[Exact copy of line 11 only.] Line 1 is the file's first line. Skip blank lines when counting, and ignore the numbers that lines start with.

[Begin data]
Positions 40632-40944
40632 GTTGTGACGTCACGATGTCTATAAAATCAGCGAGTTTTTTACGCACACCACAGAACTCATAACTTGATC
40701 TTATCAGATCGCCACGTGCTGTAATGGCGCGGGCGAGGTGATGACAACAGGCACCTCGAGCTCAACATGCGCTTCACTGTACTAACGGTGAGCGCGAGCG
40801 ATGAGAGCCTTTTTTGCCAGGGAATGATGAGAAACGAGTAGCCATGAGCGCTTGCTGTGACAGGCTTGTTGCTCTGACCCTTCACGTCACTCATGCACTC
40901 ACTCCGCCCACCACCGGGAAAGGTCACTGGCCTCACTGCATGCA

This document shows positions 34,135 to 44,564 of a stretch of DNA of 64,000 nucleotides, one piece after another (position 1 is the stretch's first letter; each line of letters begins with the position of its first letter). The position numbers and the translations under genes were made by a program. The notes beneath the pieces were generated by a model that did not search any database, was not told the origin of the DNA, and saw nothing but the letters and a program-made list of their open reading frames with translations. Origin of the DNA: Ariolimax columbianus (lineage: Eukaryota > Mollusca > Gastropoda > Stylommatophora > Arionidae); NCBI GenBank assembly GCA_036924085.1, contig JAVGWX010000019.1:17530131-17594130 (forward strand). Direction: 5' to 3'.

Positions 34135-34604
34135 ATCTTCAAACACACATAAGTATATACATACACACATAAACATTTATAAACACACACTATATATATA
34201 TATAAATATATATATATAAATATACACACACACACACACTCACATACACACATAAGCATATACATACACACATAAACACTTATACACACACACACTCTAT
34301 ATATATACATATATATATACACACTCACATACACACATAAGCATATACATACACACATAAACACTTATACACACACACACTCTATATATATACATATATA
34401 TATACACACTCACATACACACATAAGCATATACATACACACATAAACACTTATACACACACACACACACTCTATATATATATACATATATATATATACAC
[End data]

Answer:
34401 TATACACACTCACATACACACATAAGCATATACATACACACATAAACACTTATACACACACACACACACTCTATATATATATACATATATATATATACAC